A career in graphic design is flexible enough to allow you the option of specializing in a specific industry or with certain categories of clients. Whether you choose to specialize or offer a broad focus, it’s essential to remain up-to-date with computer technology and utilize the most recent software programs. In a rapidly changing industry, you risk losing out to the competition if you fail to do this. Some people with a degree and experience in graphic design choose to teach the skills to others at a post-secondary level.

What Are The Education Requirements for Graphic Designers?

Although creativity and artistic ability is a prerequisite to succeed as a graphic designer, attending a college or university, enrolling in a private design school or studying online and earning a degree is required by most employers.  The National Association of Schools of Art and Design currently lists about 300 accredited colleges, universities, and private institutes across the US.  Students may opt to explore a Bachelor’s of Art (BA) in graphic design or a Bachelor’s of Science (BS) in graphic design. Individuals who wish to teach or complete research may want to check out earning a Master’s of Art (MA) or Master’s of Fine Arts (MFA) in graphic design. 

Graphic design utilizes a variety of electronic and print media, layout, and color theory, photography, and animation to effectively communicate a concept or message to an audience. So, coursework learned in a college program is essential to staying on-top of new techniques, software, and advances in the industry.  Coursework in most graphic design programs includes introduction to visual arts, foundations in 2D and 3D, digital photography, graphic design concepts, graphic design history, art orientation, collaborative process, new media, package design, and many more core courses related to this major, along with all liberal arts classes.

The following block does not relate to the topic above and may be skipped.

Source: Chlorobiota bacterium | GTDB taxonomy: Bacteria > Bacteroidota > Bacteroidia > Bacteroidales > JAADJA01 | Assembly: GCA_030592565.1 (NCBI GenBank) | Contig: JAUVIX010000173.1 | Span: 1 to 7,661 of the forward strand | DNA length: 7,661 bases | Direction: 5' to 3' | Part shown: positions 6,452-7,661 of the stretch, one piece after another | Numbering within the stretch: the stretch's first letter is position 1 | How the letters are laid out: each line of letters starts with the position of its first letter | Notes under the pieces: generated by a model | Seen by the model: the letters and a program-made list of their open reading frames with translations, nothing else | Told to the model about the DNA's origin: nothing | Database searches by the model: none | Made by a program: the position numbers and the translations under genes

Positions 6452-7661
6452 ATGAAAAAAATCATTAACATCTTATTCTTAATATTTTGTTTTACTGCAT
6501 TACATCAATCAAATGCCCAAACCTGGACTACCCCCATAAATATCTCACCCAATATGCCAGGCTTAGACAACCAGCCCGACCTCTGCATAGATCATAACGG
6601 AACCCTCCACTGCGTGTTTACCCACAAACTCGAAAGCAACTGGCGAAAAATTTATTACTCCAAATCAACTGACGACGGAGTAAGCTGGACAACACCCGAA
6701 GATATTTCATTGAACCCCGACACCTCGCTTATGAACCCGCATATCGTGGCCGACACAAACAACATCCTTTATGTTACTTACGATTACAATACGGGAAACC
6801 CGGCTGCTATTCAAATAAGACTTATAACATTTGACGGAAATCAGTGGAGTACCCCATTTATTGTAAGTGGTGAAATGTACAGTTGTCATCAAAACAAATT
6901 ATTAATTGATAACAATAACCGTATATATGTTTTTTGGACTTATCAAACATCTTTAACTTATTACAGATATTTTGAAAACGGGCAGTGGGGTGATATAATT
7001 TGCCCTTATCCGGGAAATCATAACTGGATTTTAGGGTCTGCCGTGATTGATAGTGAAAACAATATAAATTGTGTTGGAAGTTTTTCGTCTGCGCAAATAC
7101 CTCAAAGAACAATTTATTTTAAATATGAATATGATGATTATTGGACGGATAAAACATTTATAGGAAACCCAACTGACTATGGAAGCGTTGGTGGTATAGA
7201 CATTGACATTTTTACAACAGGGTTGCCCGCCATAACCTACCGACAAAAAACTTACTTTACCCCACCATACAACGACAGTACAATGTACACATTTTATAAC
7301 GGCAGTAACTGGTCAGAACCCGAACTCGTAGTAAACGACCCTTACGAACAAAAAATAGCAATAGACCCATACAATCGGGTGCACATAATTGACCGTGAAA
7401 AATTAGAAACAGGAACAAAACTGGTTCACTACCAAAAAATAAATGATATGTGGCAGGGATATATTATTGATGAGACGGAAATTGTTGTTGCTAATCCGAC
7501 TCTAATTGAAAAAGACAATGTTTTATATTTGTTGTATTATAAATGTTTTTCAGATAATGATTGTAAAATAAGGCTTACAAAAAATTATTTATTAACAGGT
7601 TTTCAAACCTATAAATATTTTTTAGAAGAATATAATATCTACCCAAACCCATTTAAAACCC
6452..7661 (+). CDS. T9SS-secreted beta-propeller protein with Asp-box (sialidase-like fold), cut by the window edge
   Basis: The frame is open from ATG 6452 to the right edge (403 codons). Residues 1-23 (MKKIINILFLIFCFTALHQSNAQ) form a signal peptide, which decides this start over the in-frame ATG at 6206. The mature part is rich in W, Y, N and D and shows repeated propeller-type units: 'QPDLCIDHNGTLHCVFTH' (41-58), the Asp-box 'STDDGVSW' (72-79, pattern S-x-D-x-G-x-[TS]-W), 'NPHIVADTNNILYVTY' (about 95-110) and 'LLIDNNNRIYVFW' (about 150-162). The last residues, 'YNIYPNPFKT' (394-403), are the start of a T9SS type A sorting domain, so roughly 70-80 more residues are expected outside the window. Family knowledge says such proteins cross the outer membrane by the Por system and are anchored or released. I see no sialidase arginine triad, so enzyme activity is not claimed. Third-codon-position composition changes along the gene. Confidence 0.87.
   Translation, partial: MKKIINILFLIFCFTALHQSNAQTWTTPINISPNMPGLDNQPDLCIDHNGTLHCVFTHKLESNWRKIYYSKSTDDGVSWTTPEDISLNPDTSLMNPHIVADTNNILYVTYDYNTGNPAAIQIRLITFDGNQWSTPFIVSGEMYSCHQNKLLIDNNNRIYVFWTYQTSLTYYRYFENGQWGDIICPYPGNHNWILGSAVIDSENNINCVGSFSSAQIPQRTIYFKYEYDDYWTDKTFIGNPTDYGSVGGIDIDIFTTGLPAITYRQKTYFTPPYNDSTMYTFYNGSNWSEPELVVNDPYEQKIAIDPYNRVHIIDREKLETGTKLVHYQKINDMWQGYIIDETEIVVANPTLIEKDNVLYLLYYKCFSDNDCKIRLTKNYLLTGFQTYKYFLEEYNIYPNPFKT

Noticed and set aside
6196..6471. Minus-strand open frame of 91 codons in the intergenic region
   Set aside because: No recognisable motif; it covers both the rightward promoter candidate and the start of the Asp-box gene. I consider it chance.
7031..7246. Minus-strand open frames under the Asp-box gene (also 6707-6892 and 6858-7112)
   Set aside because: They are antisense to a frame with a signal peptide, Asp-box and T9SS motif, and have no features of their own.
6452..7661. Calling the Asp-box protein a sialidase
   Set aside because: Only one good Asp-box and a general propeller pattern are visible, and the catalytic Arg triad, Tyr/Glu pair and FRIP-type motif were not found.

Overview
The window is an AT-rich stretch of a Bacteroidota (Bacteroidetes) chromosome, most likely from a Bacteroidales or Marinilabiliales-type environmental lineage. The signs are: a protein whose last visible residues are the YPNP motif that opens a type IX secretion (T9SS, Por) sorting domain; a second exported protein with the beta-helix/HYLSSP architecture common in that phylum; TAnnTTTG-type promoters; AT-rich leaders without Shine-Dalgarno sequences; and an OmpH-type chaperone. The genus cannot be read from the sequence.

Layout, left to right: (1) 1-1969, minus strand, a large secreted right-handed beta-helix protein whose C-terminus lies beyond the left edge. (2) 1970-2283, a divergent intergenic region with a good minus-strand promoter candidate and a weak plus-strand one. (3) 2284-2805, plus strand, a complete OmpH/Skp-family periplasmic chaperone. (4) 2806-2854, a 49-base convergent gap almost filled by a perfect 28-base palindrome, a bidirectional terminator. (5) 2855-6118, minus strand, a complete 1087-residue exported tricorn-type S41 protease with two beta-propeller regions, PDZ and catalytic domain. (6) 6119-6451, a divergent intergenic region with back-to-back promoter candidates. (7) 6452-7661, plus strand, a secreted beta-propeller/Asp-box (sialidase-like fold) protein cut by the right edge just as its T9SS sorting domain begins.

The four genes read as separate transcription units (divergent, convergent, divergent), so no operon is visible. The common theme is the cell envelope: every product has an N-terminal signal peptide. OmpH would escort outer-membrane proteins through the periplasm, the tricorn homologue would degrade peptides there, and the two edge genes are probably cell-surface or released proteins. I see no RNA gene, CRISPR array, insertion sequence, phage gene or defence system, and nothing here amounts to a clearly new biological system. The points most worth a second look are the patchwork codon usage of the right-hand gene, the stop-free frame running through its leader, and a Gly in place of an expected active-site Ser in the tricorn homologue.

Students will also be exposed to software programs, which may include Adobe Illustrator and Photoshop, Quark Xpress, InDesign, and other painting and graphic design tools. Although coursework varies from one school to another, additional classes to delve into that are also found in most graphic design programs include typography, environmental and exhibition design, and publication design.

Due to the collaborative nature and marketing aspect of the work, you can increase your marketability by completing courses in business administration, marketing, and writing. If you are still in high school, it’s in your best interest to take introductory level art and design classes if your school offers them. This is because many colleges require a minimum of one year of basic art classes before admitting students into a graphic design program. Many colleges require students to submit several sketches and other types of artwork as part of the admissions process. 

As you evaluate potential college degree programs, look for a school that provides you the opportunity to build your professional portfolio while still a student. This gives you a competitive edge because employers evaluate the contents of your portfolio when determining whether to hire you. In fact, it often holds more weight than all of your other credentials. 

Of course, keep in mind that the kind of job a designer has his or her eyes set on will probably determine whether or not a degree is necessary. If a designer is opting to freelance, a degree may or may not be necessary, as a body of work and strong portfolio are usually all that matters. However, if a designer is planning to enter the corporate world, a large company or in-house design team, or work for many (most) advertising agencies, a degree will prove beneficial, and many employers in these settings will require a designer to have a degree.  Unfortunately, without a degree in these situations, you may be disqualified for a job without ever getting the chance to interview.